Quiltmaker’s 100 Blocks Blog Tour: Day 2

Quiltmaker’s 100 Blocks Vol. 11 Blog Tour: Day 2

QMMS 150044 cover 500 Quiltmakers 100 Blocks Blog Tour: Day 2

Welcome Quilters!

Happy Tuesday! It’s the second day of our blog tour for Quiltmaker’s 100 Blocks Vol.  11and we have even more quilt block previews and giveaways to share. This is only the second day! Stick around for the next three days to join in on more quilt fun. Let’s dig into some more quilt blocks:

It’s all about color today, and I found a perfect example with Heather Kojan’s quilt block. Scrappy Strippy Kisses is such a great quilt block to use those tiny scraps that you’ve been hoarding for years. Use foundation piecing with this scrappy 12″ quilt block. Design some “O” quilt blocks and you have a hugs and kisses quilt!

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Scrappy Strippy, block #1086 designed by Heather Kojan for Quiltmaker’s 100 Blocks Vol.11.

What makes bright colors pop? Pairing it with black and white fabric. The always fantastic Cindy Wiens did just that with her quilt block, Off The Rails. Use the simple stitch-n-flip method and before you know it, you’ll have this quilt block completed. I can see it in a sampler quilt!

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Off the Rails, block #1099 designed by Cindy Wiens for Quiltmaker’s 100 Blocks Vol.11.

Our third quilt block of the day is from Deanne Eisenman. Cotton Candy uses the Stitch-and-Flip method to make a vibrant quilt block. Easy units comprise this quilt block. With a little bit of patchwork, you could have yourself a quick quilt!

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Cotton Candy, block #1075 designed by Deanne Eisenman for Quiltmaker’s 100 Blocks Vol.11.

Designer’s Quilt Gallery

100 Blocks designers are invited to submit quilt designs using blocks from the Quiltmaker’s 100 Blocks series. Let’s take a look at a few quilts designed by two of today’s participating Vol. 11 designers.

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Designed by Anne Wiens.

QMMS 150044 D COLW Quiltmakers 100 Blocks Blog Tour: Day 2

Designed by Sandi Colwell.

Let’s Have a Giveaway!

Today’s industry sponsor is Hoffman. We could not do this blog tour without them and their beautiful fabric. They are hosting an issue giveaway on their blog today that you don’t want to miss!

Vol.11 Designs Featuring Hoffman California Fabrics

QMMS 150044 BEAM Quiltmakers 100 Blocks Blog Tour: Day 2

Geese Go Round, block #1065 designed by Carolyn Beam, Quiltmaker Content Director. Fabric: Bellissima from Hoffman California Fabrics.

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Surrounded by Love, block #1081 designed by Diane Harris, Quiltmaker Associate Editor. Fabric: Bali batiks from Hoffman California Fabrics.

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Island Breeze, designed by Gail March for the Vol.11 Block Tester Gallery. Blocks: Debbie’s Favorite Star, block #1039, designed by Debbie Caffrey; Off the Rails, block #1099, designed by Cindy Wiens. Fabric: Assorted Bali Batiks from Hoffman California Fabrics.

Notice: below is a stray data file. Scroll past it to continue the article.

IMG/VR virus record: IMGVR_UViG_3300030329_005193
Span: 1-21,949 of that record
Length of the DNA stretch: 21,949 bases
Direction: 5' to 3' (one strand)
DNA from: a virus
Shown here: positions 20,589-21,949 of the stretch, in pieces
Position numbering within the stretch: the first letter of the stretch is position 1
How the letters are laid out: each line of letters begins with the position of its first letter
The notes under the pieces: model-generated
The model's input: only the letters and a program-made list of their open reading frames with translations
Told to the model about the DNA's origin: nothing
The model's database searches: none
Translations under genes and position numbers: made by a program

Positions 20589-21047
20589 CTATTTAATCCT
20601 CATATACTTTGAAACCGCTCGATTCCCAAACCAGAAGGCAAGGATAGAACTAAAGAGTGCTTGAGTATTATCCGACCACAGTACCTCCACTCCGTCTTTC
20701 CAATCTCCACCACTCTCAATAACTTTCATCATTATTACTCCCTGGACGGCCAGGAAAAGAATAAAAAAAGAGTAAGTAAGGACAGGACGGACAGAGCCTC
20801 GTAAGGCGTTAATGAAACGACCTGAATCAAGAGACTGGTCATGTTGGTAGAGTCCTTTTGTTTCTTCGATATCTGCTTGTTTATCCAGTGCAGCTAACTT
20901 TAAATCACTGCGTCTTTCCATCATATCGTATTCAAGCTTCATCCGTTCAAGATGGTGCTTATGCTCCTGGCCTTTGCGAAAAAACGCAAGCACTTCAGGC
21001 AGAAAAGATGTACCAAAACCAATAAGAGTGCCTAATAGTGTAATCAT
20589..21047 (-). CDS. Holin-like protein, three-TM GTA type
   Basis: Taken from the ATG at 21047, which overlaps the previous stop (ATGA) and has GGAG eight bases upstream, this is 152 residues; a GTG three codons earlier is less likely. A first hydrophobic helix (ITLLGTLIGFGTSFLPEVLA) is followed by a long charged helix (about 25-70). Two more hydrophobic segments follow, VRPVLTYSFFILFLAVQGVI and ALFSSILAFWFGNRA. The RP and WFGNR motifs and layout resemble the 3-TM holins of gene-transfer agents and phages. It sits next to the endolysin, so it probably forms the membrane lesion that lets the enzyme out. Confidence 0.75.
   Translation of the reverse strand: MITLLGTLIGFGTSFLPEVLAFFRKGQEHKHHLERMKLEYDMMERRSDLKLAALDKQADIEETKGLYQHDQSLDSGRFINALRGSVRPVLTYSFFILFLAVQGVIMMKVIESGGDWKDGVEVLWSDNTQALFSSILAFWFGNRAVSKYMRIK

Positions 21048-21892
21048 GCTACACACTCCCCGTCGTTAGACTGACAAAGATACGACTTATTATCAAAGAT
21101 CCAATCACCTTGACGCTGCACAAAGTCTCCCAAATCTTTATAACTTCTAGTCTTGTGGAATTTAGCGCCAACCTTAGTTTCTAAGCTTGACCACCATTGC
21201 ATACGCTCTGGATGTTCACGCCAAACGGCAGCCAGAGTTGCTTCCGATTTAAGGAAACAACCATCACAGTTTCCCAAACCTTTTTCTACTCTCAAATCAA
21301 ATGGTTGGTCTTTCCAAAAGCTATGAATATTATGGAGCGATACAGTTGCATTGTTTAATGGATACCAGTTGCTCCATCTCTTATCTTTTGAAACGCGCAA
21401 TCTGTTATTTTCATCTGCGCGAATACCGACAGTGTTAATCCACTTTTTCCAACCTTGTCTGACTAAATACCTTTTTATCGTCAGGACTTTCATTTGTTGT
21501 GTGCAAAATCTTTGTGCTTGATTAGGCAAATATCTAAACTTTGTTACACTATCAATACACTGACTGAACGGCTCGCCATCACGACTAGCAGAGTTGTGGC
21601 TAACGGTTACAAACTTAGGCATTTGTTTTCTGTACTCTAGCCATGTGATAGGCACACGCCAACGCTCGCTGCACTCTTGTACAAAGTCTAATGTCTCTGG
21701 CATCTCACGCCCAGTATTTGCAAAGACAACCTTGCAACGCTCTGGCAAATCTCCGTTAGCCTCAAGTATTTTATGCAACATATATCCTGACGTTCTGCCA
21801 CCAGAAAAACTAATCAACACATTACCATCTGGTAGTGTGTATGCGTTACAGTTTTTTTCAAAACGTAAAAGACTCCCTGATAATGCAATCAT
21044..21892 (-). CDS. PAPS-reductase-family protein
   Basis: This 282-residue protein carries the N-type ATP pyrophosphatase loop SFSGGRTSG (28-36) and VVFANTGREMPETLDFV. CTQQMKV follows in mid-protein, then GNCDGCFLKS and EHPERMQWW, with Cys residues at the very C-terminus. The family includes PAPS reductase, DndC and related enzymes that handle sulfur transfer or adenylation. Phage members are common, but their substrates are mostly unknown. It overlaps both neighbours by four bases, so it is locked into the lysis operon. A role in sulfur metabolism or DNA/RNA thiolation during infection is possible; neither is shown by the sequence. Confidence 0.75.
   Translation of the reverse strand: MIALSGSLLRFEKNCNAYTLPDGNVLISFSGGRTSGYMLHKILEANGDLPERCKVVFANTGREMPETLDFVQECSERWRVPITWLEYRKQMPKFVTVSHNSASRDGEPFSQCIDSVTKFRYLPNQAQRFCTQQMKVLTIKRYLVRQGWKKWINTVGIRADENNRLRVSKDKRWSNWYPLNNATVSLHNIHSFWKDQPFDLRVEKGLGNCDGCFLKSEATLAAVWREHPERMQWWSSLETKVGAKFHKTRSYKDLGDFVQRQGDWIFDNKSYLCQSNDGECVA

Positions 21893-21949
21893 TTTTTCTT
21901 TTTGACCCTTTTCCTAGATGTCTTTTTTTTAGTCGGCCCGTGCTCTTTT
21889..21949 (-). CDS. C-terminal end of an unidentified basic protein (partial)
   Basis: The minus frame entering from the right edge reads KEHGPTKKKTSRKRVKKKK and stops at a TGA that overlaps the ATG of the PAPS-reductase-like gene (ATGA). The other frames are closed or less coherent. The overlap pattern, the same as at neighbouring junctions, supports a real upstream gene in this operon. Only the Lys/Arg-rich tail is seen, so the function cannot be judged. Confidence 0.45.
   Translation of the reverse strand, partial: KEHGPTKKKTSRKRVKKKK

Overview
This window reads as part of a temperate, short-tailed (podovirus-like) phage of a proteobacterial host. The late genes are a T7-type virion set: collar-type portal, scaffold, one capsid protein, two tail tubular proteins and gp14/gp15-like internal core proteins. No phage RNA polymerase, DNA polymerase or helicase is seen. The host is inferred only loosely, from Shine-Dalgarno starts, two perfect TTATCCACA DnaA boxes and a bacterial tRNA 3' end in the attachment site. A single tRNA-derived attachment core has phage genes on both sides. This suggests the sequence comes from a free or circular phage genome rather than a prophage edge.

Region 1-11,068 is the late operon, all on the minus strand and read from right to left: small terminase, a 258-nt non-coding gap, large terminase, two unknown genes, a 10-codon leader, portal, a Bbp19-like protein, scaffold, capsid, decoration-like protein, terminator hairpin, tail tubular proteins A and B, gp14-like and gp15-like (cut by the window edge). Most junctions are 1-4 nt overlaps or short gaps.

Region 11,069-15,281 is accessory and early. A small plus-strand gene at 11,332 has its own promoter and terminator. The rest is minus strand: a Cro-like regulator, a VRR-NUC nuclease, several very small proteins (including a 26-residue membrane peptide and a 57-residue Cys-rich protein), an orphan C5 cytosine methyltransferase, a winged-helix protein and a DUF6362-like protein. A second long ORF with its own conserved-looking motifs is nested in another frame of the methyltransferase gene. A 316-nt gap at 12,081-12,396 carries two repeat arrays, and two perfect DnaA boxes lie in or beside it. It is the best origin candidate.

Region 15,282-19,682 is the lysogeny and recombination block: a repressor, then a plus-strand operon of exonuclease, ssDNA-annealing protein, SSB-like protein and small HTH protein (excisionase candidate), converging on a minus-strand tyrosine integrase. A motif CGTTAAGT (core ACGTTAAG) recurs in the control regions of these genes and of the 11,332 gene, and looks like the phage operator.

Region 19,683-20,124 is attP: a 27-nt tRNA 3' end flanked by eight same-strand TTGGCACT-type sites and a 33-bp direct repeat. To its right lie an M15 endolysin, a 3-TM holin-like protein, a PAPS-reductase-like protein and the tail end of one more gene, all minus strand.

Hoffman Quiltmakers 100 Blocks Blog Tour: Day 2

Leave a comment below to enter today’s giveaway!

Hoffman has also provided fabric for our giveaway! For your chance to win a copy of Quiltmaker’s 100 Blocks Vol. 11 and other quilting goodies, leave a comment on our blog before midnight Wednesday, May 6th telling us what you saw on the blog tour today and what excited you, for your chance to win! Winners will be chosen and notified on Thursday May 7th.

The winner’s from Day 2 of Vol.11 Blog Tour are: Nancysue, Rochelle,Wendy, LaVerne Mullane, Kathleen Dalecio and Margaret Andrews. Winner’s have been notified by email. Thank you all for participating in Quiltmaker’s 100 Blocks Vol.11 Blog Tour!

Today’s Featured Designers:

Visit each designer’s blog page to read about their individual quilt block designs featured in Quiltmaker’s 100 Blocks Vol. 11  AND catch a giveaway at each blog. You could win a copy of Vol.11 plus other quilting goodies.

  1. Cindy Wiens
  2. Peg Spradlin
  3. Deanne Eisenman
  4. Barbara Cain
  5. Cinzia White
  6. Heather Kojan
  7. Anne Wiens
  8. Melissa Corry
  9. Anita Grossman Solomon
  10. Sandi Colwell
  11. Mary Ellen Von Holt and Muriel

Please follow the instructions on each of their posts to be entered in their giveaways.

See you soon!

Thanks for joining us today! Come back tomorrow to preview more designs from Quiltmaker’s 100 Blocks Vol. 11 and to enter for your chance to win more great prizes.

Vol11 blog tour this week socialmedia Quiltmakers 100 Blocks Blog Tour: Day 2

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Quiltmaker’s 100 Blocks Vol. 11 Blog Tour: Day 1

Quiltmaker’s 100 Blocks Vol. 11 Blog Tour: Day 1

QMMS 150044 cover 500 Quiltmakers 100 Blocks Vol. 11 Blog Tour: Day 1Welcome Quilters!

End the countdown. Clear you schedule. This is the week of Quiltmaker’s 100 Blocks Vol. 11 Blog Tour. What does that mean? Five solid days of quilt block previews, giveaways and blogging fun from countless quilt designers. It’s our favorite time of year! Please join us this week, during May 4th-May 8th to partake in all the fun!

Each day we will be sharing a few quilt blocks and designer quilts from Quiltmaker’s 100 Blocks Vol. 11. Today, we start with a block from Nancy Mahoney. Twirling Rose is a bold red and black beauty, which uses fusible appliqué with a machine blanket stitch for the center flowers. I can imagine this quilt block paired with a simple and geometric quilt block to make a quilted wall hanging.

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Twirling Rose, block #1052 designed by Nancy Mahoney for Quiltmaker’s 100 Blocks Vol. 11.